The Minister of Sanitation and Water Resources (MSWR), Ms Cecilia Abena Dapaah, yesterday stopped the activities of encroachers around the buffer zone of the Weija Dam in the Weija-Gbawe Municipal Assembly in the Greater Accra Region.
She also asked military men stationed at the military check point on the route to the dam to stop and return every truck filled with sand leaving the Weija dam site.
The Minister gave these directives during a recognisance tour to the Weija treatment plant to access the level of impact of human activities, such as sand winning and encroachment to the plant.
At the bank of the dam, an excavator was seen digging and filling trucks with sand on the site.
The minister also ordered three trucks which were already loaded with sand to return and offload them, adding “these activities affect the dam and the production of water for consumption.”
She ordered that the key to the excavator be seized and asked the driver to inform his boss to come over to the ministry.
Also, it came to the knowledge of the minister and her team that, an amount of between ₵180 and ₵200 was charged every truck that loaded stones or sand at the buffer zone
Ms Dapaah said theWeija dam was the source of raw water to the treatment plant thattookcare of 1.5 million people in Accra,adding that “so if the integrity of the system is touched then it means we are playing with the lives of 1.5 million people.”
“We looking for funding to rehabilitateand expand so that we can take care of the population growth for the next 10 to 20 years and if they continue to do that there will not even be land for us to expand and we will not sit down for that to happen before we take action.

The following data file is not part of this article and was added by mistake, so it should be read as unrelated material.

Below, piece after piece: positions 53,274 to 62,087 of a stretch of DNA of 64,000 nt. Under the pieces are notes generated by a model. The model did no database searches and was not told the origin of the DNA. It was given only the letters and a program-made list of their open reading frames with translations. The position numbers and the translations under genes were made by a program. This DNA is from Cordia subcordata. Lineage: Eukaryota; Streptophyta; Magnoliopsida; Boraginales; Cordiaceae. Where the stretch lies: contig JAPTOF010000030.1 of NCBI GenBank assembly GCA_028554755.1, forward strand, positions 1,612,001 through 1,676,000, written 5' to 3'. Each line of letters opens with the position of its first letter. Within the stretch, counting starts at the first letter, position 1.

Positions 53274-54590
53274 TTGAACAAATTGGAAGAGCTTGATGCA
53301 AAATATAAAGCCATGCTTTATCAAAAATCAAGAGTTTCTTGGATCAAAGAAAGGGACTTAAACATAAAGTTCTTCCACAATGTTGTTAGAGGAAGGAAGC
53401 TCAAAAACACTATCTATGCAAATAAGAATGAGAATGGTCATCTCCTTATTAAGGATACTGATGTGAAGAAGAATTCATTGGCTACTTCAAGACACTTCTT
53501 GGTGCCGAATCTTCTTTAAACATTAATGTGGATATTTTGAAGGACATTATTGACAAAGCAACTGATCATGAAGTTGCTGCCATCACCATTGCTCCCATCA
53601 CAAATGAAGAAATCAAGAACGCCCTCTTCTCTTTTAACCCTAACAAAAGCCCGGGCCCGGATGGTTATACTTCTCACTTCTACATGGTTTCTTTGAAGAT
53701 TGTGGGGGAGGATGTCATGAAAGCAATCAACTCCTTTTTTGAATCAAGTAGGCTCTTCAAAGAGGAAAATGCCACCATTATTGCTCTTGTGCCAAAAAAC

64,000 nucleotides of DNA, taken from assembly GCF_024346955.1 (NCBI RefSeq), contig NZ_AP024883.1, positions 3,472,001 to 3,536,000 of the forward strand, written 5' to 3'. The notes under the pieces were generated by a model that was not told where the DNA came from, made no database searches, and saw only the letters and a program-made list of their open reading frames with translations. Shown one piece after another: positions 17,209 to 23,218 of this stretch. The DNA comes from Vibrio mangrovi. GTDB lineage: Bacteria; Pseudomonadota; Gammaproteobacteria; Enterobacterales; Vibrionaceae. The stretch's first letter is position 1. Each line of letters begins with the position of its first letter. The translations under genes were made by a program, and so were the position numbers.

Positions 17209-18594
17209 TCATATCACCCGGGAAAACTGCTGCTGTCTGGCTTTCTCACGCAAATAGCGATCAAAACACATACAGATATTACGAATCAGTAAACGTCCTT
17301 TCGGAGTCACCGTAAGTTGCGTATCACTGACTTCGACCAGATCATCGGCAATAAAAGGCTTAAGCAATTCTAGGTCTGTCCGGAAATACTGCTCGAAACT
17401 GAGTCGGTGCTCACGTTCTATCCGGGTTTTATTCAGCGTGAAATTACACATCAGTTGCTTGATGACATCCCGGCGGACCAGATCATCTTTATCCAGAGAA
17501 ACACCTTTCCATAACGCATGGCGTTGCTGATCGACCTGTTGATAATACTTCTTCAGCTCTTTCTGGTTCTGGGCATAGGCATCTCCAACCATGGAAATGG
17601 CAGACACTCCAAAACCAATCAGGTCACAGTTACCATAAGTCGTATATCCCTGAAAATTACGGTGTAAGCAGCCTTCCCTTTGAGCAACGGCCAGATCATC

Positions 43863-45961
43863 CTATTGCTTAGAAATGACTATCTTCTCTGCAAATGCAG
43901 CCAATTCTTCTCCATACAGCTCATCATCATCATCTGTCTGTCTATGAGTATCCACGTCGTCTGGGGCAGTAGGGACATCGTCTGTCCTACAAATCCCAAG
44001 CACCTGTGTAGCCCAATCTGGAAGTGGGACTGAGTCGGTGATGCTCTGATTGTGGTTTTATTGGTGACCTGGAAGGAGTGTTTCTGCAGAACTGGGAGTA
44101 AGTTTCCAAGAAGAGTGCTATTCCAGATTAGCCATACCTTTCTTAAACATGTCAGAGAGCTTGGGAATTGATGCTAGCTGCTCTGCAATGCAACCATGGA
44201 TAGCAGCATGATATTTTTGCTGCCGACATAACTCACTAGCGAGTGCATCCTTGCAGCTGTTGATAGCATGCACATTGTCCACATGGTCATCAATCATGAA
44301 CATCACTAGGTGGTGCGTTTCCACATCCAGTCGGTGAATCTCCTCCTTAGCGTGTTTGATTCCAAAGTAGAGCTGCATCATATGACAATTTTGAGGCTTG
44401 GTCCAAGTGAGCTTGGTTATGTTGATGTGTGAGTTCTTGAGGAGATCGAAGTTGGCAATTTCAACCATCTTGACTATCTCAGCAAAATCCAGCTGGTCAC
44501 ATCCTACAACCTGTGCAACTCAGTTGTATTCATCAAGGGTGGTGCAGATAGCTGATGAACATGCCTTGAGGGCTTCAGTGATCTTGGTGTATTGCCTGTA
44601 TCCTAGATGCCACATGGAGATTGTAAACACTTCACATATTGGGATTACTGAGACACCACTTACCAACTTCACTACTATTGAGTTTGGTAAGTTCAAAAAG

“We have seen things for ourselves and we are going back to the drawing board and we will soon come out with deterrent measures to be put in place,” she said.
The Managing Director of the Ghana Water Company, Mr Clifford Braimah, said his outfit used 300 bags of aluminium sulphate a day from the initial 200 bags used in a day to treat the water for its customers.
He said the cost of production was high explaining that “so if last year I budgeted for 200 bags a day by 365 days today, I am going to run short and I have to send additional dollars to buy addition chemicals to treat the water.”
According to Mr Braimah, it took a lot of time to treat and purify the water for distribution, addingthat a lot of the water wasgiven away because of the dirt and the volume leftto be treated was limited.
He said “treatment of water starts from our catchment areas so when citizens minimise pollution, the use of chemicals in treating the water would be minimised.”
He urged people living around the water body to desist from polluting the water and ensure it was clean for treatment.
Photo :Ebo Gorman